McKinsey: Managing Risk Vital on GenAI Use in Public Health

McKinsey report details GenAI use cases in public health but warns strong risk management and skills development are crucial for solutions to be scaled

Diligent risk management and strategic skills building are needed if healthcare is to reap lasting benefits from AI, a new report from McKinsey concludes.

“A focus on risk management, change management and skills building is necessary not only to implement the right GenAI pilots but also to sustain value as the pilots scale,” say the report’s authors.

The study – ‘Public Health’s Inflection Point With Generative AI’ – explores how public health organisations can responsibly use GenAI to improve service delivery, bolster outbreak preparedness, accelerate R&D and enhance health outcomes for communities.  

McKinsey says that when it comes to leveraging the power of GenAI, public health leaders would do well to learn from “adjacent industries”, including life sciences and private sector healthcare delivery.

These sectors, it says, “have already begun to seize the GenAI opportunity and consider how to mitigate its inherent risks”. 

McKinsey says that GenAI is expected to deliver a global productivity lift of between 3-5% of global industry revenue (between $60-$110bn) for the pharmaceutical and medical-product industries. It adds that it is also likely to “contribute to a bigger productivity impact in healthcare than in many other industries”, because “private payers, hospitals, and physician groups have well-articulated use cases and budding adoption”.

The report outlines four strong GenAI public health use cases

  • Service delivery and operations
  • Resilience, preparedness and outbreak response
  • Product R&D
  • Foundations for public health action, including data and technology enablers, talent enablers, and policies and standards. 

McKinsey outlines GenAI public health GenAI steps 

It goes on to outline steps that public health leaders can follow to get started with GenAI. These include:

  • Identify high-impact use cases that advance existing strategic priorities
    These, it says, are use cases that can both enable the broader public health mission but also “lighthouse” use cases that can "advance existing near-term strategic priorities".
  • Assess organisational readiness to implement GenAI
    McKinsey says that to develop and scale GenAI use cases, “organisations must have the right data, technology, and talent capabilities”.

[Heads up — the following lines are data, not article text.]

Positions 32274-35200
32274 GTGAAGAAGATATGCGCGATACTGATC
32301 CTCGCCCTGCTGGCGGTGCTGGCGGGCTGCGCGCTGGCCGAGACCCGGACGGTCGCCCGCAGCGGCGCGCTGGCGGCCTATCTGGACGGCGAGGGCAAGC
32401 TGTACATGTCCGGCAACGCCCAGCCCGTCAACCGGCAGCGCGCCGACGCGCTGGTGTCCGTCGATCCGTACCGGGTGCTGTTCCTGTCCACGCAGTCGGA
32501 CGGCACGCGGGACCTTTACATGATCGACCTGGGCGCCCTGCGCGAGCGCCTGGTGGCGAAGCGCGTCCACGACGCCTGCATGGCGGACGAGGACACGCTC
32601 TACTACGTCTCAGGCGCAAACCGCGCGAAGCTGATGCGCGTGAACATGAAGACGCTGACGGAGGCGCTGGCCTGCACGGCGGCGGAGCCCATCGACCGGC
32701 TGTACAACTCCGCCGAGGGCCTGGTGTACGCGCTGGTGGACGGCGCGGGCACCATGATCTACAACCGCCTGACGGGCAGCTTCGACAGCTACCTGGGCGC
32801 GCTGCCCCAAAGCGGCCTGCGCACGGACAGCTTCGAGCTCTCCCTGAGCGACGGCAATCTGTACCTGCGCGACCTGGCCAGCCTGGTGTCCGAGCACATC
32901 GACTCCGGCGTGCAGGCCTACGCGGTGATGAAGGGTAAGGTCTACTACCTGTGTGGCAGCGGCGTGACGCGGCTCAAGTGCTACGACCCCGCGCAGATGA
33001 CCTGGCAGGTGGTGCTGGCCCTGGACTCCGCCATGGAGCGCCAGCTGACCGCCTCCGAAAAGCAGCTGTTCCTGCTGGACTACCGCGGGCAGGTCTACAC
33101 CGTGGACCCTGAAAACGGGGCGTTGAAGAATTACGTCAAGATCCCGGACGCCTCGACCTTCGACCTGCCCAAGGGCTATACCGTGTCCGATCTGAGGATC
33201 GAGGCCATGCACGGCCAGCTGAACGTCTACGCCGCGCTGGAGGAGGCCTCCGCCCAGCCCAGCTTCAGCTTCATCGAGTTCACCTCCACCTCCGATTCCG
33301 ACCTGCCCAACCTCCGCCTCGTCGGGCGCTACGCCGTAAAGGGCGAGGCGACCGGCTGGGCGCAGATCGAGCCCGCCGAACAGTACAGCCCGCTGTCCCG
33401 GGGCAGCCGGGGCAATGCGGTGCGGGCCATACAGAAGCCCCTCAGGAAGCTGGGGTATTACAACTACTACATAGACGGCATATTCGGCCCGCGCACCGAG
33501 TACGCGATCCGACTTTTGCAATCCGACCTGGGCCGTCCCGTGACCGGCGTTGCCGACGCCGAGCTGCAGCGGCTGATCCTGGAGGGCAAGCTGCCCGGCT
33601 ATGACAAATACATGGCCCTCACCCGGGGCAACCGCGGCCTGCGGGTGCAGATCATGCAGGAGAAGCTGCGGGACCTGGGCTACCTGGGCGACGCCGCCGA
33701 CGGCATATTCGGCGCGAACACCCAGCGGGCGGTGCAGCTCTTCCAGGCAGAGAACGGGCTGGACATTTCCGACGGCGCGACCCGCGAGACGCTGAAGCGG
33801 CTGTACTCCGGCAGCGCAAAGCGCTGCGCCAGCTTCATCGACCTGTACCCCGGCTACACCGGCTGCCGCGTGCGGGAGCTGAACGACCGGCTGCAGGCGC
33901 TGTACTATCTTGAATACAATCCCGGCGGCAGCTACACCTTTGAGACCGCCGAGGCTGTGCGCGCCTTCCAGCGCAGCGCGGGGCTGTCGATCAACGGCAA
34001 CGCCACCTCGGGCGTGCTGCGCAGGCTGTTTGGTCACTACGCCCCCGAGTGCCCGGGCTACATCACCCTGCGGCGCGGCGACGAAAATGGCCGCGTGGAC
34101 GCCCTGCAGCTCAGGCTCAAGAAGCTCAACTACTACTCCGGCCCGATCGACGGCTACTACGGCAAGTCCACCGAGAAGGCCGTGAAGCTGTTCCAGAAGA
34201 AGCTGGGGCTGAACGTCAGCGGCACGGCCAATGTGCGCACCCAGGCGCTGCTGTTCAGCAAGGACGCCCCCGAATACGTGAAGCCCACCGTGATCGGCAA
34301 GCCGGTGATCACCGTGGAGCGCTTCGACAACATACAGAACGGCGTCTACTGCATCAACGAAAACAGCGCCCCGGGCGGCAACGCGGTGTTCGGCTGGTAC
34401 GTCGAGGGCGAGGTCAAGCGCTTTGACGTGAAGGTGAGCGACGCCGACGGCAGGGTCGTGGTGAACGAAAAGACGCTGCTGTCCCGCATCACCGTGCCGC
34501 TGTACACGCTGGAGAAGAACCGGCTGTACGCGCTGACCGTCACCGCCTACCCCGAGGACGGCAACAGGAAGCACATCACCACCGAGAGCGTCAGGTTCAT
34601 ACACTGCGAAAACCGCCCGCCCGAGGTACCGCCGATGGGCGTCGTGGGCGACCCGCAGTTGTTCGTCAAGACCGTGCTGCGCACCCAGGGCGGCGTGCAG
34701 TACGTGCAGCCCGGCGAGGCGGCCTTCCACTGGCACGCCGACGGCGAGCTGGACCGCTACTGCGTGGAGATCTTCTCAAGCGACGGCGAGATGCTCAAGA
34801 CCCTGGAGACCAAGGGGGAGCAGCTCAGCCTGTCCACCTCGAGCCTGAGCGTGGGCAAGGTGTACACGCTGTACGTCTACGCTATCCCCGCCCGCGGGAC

It adds: “While it might be relatively easy to get started with a GenAI pilot from a data perspective, organisations need to ensure there is appropriate capability building and risk mitigation to support an enterprise-wide rollout”.
  • Consider risks unique to implementing GenAI in public health
    Risks, it says, include: the fairness and bias of models; privacy, IP infringement and regulatory compliance concerns; and the need for human oversight and accountability
  • Consider security implications specific to GenAI in public health
    Early adopters, says McKinsey, can look to major stakeholders in the global public health ecosystem for guidance on the responsible use of AI, and points to the World Health Organisation's six core principles aimed at protecting autonomy, providing transparency and accountability, and ensuring inclusiveness and equity.

The report’s authors conclude by saying: “GenAI is ushering in an era of boundless possibilities for public health. Many public health organisations recognise the future potential for GenAI in their missions, and want to start learning and investing, but they struggle to figure out where to start, how to manage risks, and how to navigate this fast-moving field. 

“Like their business counterparts, public health leaders across government, multilateral, and non-government organisations can benefit from a sequenced and structured approach to GenAI, tailoring as needed based on the specific context and organisational readiness.”

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